Google announced on Friday that it's adding end-to-end encryption (E2EE) to Gmail on the web, allowing enrolled Google Workspace users to send and receive encrypted emails within and outside their domain.

Client-side encryption (as Google calls E2EE) was already available for users of Google Drive, Google Docs, Sheets, Slides, Google Meet, and Google Calendar (beta).

Once enabled, Gmail client-side encryption will ensure that any sensitive data delivered as part of the email's body and attachments (including inline images) can not be decrypted by Google servers — the email header (including subject, timestamps, and recipients lists) will not be encrypted.

"You can use your own encryption keys to encrypt your organization's data, in addition to using the default encryption that Google Workspace provides," Google explained on its support website.

"With Google Workspace Client-side encryption (CSE), content encryption is handled in the client's browser before any data is transmitted or stored in Drive's cloud-based storage.

"That way, Google servers can't access your encryption keys and decrypt your data. After you set up CSE, you can choose which users can create client-side encrypted content and share it internally or externally."

Gmail E2EE beta is currently available for Google Workspace Enterprise Plus, Education Plus, and Education Standard customers.

They can apply for the beta until January 20, 2023, by submitting their Gmail CSE Beta Test Application which should include the email address, Project ID, and test group domain.

Gmail E2EE beta
Sending and receiving end-to-end encrypted emails in Gmail (Google)

The company says the feature is not yet available to users with personal Google Accounts or Google Workspace Essentials, Business Starter, Business Standard, Business Plus, Enterprise Essentials, Education Fundamentals, Frontline, and Nonprofits, as well as legacy G Suite Basic and Business customers.

After Google emails back to confirm that the account is ready, admins can set up Gmail CSE for their users by going through the following procedure to set up their environment, prepare S/MIME certificates for each user in the test group, and configure the key service and identity provider.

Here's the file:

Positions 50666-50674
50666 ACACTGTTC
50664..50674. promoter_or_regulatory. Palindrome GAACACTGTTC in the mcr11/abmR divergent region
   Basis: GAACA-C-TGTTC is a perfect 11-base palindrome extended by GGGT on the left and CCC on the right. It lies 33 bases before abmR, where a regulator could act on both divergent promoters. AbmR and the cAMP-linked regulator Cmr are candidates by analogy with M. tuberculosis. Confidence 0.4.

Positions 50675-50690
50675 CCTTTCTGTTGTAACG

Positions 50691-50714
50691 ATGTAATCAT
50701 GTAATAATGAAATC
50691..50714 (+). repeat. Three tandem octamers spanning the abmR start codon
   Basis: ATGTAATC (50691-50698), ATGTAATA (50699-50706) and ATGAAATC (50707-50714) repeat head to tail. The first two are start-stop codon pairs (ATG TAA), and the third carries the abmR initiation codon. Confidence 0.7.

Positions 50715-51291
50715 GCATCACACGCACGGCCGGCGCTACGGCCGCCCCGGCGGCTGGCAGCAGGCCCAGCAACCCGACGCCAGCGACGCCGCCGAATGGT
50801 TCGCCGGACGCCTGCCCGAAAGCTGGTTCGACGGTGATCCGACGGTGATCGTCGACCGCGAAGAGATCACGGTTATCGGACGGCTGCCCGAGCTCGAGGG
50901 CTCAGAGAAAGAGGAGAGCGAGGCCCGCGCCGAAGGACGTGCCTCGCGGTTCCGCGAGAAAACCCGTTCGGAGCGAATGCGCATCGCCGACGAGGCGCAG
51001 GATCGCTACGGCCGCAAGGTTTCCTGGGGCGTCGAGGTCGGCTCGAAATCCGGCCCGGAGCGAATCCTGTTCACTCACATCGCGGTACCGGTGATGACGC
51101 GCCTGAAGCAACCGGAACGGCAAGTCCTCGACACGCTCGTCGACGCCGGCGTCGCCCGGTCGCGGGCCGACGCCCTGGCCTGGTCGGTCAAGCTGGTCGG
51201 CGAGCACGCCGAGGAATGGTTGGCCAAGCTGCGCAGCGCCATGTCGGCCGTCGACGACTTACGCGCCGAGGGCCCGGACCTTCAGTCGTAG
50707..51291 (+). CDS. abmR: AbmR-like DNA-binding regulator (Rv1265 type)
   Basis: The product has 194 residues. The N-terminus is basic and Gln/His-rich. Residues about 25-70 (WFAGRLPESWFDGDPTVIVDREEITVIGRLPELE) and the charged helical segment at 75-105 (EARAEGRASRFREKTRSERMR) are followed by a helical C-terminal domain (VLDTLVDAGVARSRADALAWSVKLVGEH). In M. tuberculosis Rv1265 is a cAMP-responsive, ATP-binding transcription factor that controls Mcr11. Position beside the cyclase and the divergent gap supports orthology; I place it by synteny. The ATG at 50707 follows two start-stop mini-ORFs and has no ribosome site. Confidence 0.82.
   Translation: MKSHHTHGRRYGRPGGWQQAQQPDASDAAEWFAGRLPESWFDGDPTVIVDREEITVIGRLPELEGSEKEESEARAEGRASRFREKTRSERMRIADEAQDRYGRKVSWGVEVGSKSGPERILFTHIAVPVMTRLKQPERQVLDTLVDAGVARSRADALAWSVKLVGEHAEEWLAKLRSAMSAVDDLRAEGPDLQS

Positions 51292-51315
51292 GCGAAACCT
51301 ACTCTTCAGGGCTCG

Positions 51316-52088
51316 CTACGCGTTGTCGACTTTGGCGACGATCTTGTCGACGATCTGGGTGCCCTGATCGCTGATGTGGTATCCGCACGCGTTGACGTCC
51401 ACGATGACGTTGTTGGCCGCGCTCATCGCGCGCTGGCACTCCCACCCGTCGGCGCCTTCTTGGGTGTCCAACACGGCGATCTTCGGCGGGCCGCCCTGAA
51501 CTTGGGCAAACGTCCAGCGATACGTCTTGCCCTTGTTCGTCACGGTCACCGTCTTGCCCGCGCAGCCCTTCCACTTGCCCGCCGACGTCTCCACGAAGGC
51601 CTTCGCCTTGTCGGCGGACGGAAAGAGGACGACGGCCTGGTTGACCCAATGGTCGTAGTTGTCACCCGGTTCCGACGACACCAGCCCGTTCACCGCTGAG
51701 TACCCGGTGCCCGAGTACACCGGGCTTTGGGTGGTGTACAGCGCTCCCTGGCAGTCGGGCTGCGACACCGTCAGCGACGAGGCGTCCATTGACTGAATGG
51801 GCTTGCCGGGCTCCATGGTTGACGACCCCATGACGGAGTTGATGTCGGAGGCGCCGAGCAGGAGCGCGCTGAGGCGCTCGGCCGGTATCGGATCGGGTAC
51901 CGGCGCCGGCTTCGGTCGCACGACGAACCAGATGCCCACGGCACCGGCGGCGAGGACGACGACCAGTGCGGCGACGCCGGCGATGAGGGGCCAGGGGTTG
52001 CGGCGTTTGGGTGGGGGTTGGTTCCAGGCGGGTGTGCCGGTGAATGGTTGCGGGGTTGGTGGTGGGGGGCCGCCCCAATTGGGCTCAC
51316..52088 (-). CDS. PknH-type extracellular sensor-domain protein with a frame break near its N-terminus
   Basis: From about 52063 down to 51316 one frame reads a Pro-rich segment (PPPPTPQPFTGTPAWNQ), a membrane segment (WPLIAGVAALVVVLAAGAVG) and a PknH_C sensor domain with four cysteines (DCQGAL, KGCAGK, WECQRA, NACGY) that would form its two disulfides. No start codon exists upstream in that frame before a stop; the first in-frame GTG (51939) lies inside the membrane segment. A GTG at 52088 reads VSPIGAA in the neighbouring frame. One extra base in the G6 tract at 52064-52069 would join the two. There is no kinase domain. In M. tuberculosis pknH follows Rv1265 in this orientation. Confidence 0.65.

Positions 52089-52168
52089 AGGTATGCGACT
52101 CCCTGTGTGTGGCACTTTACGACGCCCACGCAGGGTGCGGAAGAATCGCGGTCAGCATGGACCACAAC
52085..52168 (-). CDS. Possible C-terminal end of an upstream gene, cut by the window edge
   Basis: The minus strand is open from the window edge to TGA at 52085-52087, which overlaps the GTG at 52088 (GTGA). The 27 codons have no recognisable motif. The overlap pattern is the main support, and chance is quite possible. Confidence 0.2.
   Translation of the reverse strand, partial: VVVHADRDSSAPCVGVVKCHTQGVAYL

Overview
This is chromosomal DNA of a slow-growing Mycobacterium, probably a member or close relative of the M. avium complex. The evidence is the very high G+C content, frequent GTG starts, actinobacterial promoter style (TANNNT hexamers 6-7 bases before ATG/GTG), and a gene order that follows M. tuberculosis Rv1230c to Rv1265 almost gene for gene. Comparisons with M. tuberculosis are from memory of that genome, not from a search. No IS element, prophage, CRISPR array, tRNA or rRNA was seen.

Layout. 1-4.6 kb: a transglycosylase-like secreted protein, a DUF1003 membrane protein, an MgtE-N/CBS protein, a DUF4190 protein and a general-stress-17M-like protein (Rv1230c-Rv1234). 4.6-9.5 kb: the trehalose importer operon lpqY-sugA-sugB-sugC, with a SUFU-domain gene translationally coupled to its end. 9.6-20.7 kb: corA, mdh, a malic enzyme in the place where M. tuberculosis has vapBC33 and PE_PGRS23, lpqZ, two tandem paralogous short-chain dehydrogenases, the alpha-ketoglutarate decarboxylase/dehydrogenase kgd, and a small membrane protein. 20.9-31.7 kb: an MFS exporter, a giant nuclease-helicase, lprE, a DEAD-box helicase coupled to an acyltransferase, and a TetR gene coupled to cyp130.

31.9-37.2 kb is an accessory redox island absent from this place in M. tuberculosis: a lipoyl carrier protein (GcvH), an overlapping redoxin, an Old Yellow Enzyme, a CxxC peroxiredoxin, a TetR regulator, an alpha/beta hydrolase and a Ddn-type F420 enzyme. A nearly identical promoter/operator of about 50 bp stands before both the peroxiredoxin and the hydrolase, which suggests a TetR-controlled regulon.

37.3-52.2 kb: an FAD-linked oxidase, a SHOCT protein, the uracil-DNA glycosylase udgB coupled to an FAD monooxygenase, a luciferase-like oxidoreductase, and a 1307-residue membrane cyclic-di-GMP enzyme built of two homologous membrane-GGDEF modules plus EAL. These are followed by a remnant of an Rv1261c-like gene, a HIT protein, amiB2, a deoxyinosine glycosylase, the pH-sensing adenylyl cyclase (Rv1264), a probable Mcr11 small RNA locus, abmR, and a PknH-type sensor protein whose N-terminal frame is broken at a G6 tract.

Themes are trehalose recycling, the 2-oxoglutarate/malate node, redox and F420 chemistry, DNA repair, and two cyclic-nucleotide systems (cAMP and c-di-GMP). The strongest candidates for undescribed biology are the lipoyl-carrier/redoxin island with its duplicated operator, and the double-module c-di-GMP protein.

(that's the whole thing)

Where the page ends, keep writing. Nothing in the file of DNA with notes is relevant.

​The feature will be off by default and can be enabled at the domain, organizational unit, and Group levels by going to Admin console > Security > Access and data control > Client-side encryption.

Once enabled, you can toggle on E2EE for any message by clicking the lock icon next to the Recipients field and clicking "Turn on" under the "Additional encryption" option.

Users will then be able to compose their Gmail messages and add email attachments as they would normally do.

"Google Workspace already uses the latest cryptographic standards to encrypt all data at rest and in transit between our facilities," Google added.

"Client-side encryption helps strengthen the confidentiality of your data while helping to address a broad range of data sovereignty and compliance needs."

Google introduces end-to-end encryption for Gmail on the web
Google announced on Friday that it’s adding end-to-end encryption to Gmail on the web, allowing enrolled Google Workspace users to send and receive encrypted emails within their domain and outside their domain.

We publish daily doses of decentralization to over 3900 regular visitors, and boost out on Mastodon, Twitter, Telegram, Tribel and Element (Matrix) to over 4400 daily followers and growing! Please like & share our output. We rely on you for content, so please write for us. We welcome sponsorship and donations to help us continue our work - all major cryptos accepted or maybe buy us a coffee. Contact us at - many thanks for all donations received, much appreciated.
Share this post